It is that decision to discharge Irene Moyo that prompted this current application (albeit some five and half years later). The applicant, who is a self-actor avers that that decision was wrong and premised on a misapprehension on the part of the magistrate of the applicable legal principles under the administration of Estates Act.

The respondent is the National prosecuting Authority (hereinafter shortened as “NPA”), a constitutional body responsible for the prosecution of criminal cases in Zimbabwe. In this application it was represented by officers attached to its local office. Whereas the opposing affidavit was deposed to by one Chiedza Muhwandavaka who identifies herself therein as a “Provincial Public Prosecutor currently stationed at Masvingo”, the matter was argued by a different officer, Mr Chikwati.

In discharging Irene Moyo the magistrate remarked as follows:

I am most perplexed at this matter. The law relating to these issues before me are governed by the Administration of deceased Estates Act and in particular Section 68F which categorically states that a surviving spouse upon the death of the other inherits the property left behind. The law clearly says that the inheritance is in the surviving spouse’s personal capacity. That position was made clear by Act No. 7 of 1997. The only fault here is the accused who is legally the owner of the property prejudiced the master in terms of master’s fees which she has to pay anyway. She has ownership of all the property in her individual capacity and cannot steal her own property. She is only advised to adhere to the Administration of Deceased Estates Act to regularise her ownership. She is acquitted of theft”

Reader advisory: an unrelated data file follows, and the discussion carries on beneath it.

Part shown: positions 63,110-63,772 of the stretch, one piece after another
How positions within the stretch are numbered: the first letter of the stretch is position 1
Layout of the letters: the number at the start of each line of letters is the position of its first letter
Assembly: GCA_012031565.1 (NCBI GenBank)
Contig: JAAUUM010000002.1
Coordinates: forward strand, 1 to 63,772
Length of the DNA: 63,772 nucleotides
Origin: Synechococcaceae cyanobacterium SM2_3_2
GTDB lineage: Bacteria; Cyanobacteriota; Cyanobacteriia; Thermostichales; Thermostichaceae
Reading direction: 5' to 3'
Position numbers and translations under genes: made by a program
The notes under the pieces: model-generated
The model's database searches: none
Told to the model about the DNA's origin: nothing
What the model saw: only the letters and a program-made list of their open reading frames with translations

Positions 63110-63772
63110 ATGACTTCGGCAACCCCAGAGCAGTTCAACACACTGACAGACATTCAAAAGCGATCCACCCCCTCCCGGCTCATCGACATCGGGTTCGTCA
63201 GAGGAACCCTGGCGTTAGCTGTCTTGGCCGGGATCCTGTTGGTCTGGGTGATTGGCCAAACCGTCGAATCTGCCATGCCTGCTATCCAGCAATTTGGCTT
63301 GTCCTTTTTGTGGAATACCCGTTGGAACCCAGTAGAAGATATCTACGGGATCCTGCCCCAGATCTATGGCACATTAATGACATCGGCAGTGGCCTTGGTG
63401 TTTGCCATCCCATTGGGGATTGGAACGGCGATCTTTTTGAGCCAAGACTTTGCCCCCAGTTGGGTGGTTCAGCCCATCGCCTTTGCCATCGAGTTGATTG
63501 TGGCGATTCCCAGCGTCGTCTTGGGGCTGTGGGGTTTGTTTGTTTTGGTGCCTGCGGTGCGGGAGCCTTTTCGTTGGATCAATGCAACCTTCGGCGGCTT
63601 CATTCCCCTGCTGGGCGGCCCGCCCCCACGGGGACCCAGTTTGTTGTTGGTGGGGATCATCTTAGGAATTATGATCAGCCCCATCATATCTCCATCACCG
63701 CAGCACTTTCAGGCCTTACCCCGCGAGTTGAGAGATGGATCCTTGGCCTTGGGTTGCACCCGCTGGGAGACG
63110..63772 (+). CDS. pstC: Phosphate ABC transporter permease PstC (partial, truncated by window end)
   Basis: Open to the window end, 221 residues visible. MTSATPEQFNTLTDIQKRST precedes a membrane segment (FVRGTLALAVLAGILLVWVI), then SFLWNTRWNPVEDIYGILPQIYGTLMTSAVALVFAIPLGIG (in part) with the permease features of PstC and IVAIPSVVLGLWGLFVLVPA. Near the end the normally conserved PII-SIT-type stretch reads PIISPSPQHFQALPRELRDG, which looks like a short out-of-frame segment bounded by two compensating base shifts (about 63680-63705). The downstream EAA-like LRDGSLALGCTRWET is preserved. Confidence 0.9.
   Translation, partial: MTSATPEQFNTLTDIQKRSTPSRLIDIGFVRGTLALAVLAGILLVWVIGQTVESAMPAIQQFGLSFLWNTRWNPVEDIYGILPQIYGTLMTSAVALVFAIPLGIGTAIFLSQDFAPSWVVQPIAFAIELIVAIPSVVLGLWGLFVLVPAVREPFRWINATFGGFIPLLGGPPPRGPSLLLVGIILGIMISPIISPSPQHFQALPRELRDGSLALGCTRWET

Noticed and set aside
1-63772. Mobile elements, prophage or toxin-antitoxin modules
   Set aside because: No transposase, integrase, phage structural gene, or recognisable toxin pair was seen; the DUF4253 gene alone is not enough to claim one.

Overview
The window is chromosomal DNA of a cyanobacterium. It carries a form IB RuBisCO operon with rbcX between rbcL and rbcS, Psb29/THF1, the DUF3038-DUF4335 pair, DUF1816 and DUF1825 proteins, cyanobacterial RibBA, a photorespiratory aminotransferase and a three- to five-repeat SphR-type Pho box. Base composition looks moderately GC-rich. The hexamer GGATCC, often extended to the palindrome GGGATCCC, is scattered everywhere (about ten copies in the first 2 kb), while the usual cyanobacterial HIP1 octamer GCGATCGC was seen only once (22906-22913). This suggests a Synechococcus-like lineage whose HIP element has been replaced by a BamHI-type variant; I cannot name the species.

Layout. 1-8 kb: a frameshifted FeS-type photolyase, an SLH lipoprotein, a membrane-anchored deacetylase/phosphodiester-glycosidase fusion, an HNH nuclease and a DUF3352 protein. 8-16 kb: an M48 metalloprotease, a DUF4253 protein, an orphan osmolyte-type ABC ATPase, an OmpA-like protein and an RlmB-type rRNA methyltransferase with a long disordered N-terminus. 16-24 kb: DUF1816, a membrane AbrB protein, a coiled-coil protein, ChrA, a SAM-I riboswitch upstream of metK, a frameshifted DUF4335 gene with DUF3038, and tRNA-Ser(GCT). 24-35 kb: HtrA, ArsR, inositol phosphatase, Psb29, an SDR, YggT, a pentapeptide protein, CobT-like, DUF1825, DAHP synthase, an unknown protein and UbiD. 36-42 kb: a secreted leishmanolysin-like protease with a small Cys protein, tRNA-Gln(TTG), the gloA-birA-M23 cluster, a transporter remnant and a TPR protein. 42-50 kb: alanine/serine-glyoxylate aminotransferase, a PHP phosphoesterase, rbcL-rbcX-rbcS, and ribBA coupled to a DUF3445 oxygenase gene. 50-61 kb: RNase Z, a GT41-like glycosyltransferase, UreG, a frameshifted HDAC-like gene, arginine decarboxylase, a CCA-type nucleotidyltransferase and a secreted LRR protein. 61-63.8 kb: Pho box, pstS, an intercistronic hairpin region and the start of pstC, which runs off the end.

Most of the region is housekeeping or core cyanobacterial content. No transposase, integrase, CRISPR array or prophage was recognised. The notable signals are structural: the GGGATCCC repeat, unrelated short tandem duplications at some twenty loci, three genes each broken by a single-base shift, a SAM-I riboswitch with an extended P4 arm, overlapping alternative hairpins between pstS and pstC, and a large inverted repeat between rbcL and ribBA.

In attacking this decision to acquit Irene Moyo and the reasons that were given therefor the applicant avers that since she was married to his father in terms of [Chapter 238] in 1979 and not under 5:09 (sic) (he obviously meant The Customary marriages Act, [Chapter 5:07]) Irene was therefore not entitled to the entire net estate of his late father. More specifically he contends that the magistrate erred in disregarding the Master’s report which spelt out the manner in which the estate was to be administered. In a word, the portion of the report that the applicant relies on states that since the deceased was married to Mrs Irene Moyo in terms of the then “African Marriages Act [Chapter 238]” (now customary Marriages Act [Chapter 5:07] she was entitled to ownership of the house in which she was ordinarily resident and all household effects thereto. In addition she was entitled to the first $200 000 worth of assets or a child’s share whichever was the greater. The remainder of the net estate then stood to be shared equally between the spouse and all the deceased’s children.